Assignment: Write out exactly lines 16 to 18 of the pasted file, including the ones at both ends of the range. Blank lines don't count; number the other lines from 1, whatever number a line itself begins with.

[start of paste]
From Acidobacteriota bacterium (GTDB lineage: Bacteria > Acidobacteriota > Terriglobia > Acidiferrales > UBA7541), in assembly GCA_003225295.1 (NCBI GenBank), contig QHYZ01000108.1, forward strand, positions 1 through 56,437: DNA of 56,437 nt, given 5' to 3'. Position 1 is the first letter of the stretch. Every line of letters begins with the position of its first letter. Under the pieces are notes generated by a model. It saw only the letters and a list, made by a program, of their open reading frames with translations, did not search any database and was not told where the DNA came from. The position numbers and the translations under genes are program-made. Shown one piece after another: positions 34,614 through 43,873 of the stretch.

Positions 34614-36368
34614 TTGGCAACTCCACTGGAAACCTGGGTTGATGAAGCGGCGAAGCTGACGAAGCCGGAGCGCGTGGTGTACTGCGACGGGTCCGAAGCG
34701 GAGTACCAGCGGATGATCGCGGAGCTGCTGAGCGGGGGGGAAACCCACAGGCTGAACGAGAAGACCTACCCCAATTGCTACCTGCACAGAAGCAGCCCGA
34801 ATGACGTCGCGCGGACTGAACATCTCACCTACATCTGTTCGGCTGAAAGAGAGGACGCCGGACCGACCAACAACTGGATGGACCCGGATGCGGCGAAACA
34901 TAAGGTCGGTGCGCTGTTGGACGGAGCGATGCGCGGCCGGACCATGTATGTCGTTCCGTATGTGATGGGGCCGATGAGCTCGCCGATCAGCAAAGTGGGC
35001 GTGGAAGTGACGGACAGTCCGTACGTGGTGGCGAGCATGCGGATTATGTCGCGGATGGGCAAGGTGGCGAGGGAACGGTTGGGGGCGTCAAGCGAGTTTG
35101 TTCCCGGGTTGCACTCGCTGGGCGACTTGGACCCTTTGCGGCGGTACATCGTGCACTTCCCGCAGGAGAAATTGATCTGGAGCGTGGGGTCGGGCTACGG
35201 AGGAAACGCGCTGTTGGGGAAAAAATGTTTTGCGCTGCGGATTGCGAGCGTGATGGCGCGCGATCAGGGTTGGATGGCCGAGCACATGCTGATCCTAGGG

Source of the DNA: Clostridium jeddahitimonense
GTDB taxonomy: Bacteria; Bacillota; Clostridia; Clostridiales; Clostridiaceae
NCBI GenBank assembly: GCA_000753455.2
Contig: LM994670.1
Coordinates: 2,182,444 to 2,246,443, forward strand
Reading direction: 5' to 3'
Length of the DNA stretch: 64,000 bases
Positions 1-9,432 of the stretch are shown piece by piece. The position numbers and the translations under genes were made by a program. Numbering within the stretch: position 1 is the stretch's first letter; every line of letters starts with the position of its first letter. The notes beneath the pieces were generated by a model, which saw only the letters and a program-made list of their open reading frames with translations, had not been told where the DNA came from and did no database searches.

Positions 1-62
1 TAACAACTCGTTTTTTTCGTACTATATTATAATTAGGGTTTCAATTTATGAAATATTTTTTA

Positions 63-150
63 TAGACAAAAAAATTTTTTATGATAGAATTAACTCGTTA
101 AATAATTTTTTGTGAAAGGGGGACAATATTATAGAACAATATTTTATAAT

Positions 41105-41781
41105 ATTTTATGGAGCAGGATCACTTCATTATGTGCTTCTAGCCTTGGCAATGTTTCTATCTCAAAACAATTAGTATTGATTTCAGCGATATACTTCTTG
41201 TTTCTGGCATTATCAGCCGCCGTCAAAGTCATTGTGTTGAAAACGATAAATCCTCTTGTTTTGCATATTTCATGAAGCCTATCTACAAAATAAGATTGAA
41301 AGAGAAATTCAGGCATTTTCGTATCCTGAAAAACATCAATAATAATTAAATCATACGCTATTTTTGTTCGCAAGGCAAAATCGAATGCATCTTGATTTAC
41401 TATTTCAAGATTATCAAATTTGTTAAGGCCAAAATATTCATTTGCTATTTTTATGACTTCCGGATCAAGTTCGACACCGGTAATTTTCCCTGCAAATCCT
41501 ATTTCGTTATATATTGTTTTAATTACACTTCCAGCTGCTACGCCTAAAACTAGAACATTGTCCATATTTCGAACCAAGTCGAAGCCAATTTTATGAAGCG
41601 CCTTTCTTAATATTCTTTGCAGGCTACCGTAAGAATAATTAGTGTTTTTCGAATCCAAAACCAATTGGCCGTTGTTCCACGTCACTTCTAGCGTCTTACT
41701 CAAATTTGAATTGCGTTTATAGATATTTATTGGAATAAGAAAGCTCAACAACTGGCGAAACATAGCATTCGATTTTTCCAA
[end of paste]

Length of the DNA stretch: 64,000 bases
Positions 1-9,432 of the stretch are shown piece by piece. The position numbers and the translations under genes were made by a program. Numbering within the stretch: position 1 is the stretch's first letter; every line of letters starts with the position of its first letter. The notes beneath the pieces were generated by a model, which saw only the letters and a program-made list of their open reading frames with translations, had not been told where the DNA came from and did no database searches.

Positions 1-62